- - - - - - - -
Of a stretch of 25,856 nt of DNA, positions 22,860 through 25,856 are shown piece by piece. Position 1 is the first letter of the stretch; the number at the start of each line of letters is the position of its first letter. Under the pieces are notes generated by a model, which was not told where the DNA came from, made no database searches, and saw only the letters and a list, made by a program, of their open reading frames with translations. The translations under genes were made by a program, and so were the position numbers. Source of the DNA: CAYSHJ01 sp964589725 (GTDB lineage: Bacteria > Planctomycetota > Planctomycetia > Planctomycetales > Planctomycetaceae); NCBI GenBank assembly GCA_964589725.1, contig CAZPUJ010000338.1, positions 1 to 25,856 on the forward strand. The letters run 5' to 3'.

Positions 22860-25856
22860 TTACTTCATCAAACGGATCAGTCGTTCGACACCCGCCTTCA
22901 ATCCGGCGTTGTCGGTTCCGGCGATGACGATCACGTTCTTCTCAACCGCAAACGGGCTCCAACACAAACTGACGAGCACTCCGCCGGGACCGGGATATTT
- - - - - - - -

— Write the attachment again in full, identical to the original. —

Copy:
Of a stretch of 25,856 nt of DNA, positions 22,860 through 25,856 are shown piece by piece. Position 1 is the first letter of the stretch; the number at the start of each line of letters is the position of its first letter. Under the pieces are notes generated by a model, which was not told where the DNA came from, made no database searches, and saw only the letters and a list, made by a program, of their open reading frames with translations. The translations under genes were made by a program, and so were the position numbers. Source of the DNA: CAYSHJ01 sp964589725 (GTDB lineage: Bacteria > Planctomycetota > Planctomycetia > Planctomycetales > Planctomycetaceae); NCBI GenBank assembly GCA_964589725.1, contig CAZPUJ010000338.1, positions 1 to 25,856 on the forward strand. The letters run 5' to 3'.

Positions 22860-25856
22860 TTACTTCATCAAACGGATCAGTCGTTCGACACCCGCCTTCA
22901 ATCCGGCGTTGTCGGTTCCGGCGATGACGATCACGTTCTTCTCAACCGCAAACGGGCTCCAACACAAACTGACGAGCACTCCGCCGGGACCGGGATATTT